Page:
Pancreatic Cancer

New Developments

Health and Culture Quarterly • ONCOLOGY
PROF. Massimo FALCONI, DIRECTOR OF THE PANCREAS CENTRE
DR. Gianpaolo BALZANO, PANCREATIC SURGEON
DR. Michele RENI, ONCOLOGIST
IRCCS OSPEDALE SAN RAFFAELE (MI)
 
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“That girl has guts”, “he is a man with a good heart”, “he definitely has thick skin”: the English language has many sayings that involve organs in our bodies. But of all the others, the pancreas is left out: perhaps it is because its function is obscure to many people. And yet the diseases that affect this organ are constantly on the increase: in only the last ten years, diagnoses of pancreatic cancer in Italy have doubled (reaching 13,700 in 2017). Unfortunately, the prognosis for this neoplasia, the most widespread and aggressive form of which is adenocarcinoma, remains unfavourable: only eight patients out of a hundred are still alive five years from diagnosis. “This occurs because pancreatic cancer is often silent – when it shows symptoms, it has already attacked the surrounding organs and/or obstructed the bile ducts”, begins Professor Massimo Falconi, director of the Pancreas Centre at IRCCS Ospedale San Raffaele, part of the Gruppo San Donato. “Within this field, the objectives to be pursued are undoubtedly early diagnosis and treatment of the disease within high volume centres, i.e. they are involved in treating a lot of cases, and have access to dedicated multidisciplinary teams, consisting of oncologists, surgeons, radiologists, endoscopists, radiotherapists and anaesthetists”, the expert continues.

 

WARNING SIGNS

However, there are signals to which attention can be paid, and which can raise suspicions of pancreatic cancer. “Without giving rise to pointless fear, we need to pay particular attention to the sudden onset of diabetes in an adult, to the occurrence of jaundice (Editor’s note: yellowish colouring of the skin), to persistent pain in the area of the stomach or back, and to any substantial and undue loss of weight Professor Falconi warns. Suspected neoplasia should be confirmed with diagnostic examinations. “These include abdominal echography, and secondly, CT scan with contrast – for viewing the cancer, its extent, and its connection with the surrounding vessels – and echo-endoscopy, a complex examination that is carried out using a probe that reaches the stomach, and which can enable material to be sampled for laboratory analysis”, adds Professor Falconi.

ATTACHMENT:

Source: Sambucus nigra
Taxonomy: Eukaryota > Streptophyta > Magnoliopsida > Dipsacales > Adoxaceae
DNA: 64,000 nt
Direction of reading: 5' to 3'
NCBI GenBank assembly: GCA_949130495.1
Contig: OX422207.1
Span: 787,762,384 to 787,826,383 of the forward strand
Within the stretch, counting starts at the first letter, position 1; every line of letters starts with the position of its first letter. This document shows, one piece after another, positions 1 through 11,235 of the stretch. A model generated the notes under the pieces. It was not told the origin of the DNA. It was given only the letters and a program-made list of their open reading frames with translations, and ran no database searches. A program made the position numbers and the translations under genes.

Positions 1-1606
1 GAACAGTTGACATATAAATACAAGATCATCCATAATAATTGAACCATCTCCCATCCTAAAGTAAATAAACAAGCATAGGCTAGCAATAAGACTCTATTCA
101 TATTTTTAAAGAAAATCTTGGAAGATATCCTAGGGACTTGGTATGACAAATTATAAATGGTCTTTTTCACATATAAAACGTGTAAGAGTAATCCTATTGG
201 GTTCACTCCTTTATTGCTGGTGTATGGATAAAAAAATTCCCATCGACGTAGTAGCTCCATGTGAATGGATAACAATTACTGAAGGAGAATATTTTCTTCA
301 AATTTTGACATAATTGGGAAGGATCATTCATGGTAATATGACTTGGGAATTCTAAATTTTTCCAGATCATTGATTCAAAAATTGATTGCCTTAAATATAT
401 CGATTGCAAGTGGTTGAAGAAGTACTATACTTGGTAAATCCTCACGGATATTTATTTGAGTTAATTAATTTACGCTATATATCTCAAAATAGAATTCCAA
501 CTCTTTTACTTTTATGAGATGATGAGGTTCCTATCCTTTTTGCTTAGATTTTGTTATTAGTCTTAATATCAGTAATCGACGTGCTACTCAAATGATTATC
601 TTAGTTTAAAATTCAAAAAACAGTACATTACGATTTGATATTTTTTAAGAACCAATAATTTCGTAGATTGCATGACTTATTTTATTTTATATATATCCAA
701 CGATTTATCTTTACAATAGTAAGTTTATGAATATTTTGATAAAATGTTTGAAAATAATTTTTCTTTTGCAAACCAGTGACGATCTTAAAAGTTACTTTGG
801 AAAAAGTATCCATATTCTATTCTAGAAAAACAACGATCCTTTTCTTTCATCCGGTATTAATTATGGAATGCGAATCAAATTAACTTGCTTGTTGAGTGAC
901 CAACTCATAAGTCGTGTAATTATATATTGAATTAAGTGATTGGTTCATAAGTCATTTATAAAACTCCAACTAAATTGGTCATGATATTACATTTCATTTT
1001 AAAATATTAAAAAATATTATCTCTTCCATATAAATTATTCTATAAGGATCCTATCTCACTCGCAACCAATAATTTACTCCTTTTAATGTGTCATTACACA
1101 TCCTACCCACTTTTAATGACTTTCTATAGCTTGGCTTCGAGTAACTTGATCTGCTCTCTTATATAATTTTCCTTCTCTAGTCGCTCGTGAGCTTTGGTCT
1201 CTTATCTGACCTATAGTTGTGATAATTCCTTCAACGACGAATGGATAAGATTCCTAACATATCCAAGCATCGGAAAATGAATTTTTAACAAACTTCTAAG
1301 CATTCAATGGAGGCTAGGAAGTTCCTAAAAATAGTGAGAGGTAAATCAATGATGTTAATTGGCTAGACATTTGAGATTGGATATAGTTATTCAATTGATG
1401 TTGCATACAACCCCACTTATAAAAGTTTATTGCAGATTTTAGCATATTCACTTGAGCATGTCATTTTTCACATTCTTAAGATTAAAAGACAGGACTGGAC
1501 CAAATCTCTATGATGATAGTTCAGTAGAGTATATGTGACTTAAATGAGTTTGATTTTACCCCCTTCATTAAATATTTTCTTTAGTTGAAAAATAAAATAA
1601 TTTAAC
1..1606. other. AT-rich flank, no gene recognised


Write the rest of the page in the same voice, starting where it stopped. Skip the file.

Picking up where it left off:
SURGERY OR CHEMOTHERAPY?

Treatment for pancreatic cancer is based mainly on surgery and chemotherapy. “As the neoplasia often develops silently, it is resectable (Editor’s note: It can be removed surgically) in only 20% of cases. In addition, surgical interventions within the pancreas are very complex, and often hampered by complications. In most cases, therefore, initial chemotherapy is opted for, which aims to reduce the volume of lesion to the point where it is resectable”, Falconi explains. A recently published Italian study, co-ordinated by clinicians and researchers from San Raffaele, and published in the prestigious scientific journal The Lancet Gastroenterology & Hepatology, challenged the use of surgery as treatment of first choice in patients considered to be operable, clearly highlighting the role of neoadjuvant chemotherapy (Editor’s note: Carried out before the surgical removal of diseased tissue) in persons with operable pancreatic adenocarcinoma.
“Although surgery is a valid weapon, recovery from the disease can be compromised by the presence of micro-metastases, i.e. metastases that are too small to be identified”, explains Doctor Gianpaolo Balzano, a pancreatic surgeon at IRCCS Ospedale San Raffaele and co-author of the study. “The only effective treatment for combating micro-metastases is chemotherapy. However, when we apply the standard treatment and operate on the patient, the start of the chemotherapy is delayed by a few days, to allow the patient to recover from the intervention. In addition, many patients are not able to start it at all, due to possible complications and difficulties with post-operative recovery”, adds Doctor Michele Reni, an oncologist at San Raffaele, and primary author of the study.
 
Date: 17/06/2019
By: Chiara Cozzolino
Translation: TDR Translation Company
Editing: Violetta Valeeva & Victor Cojocaru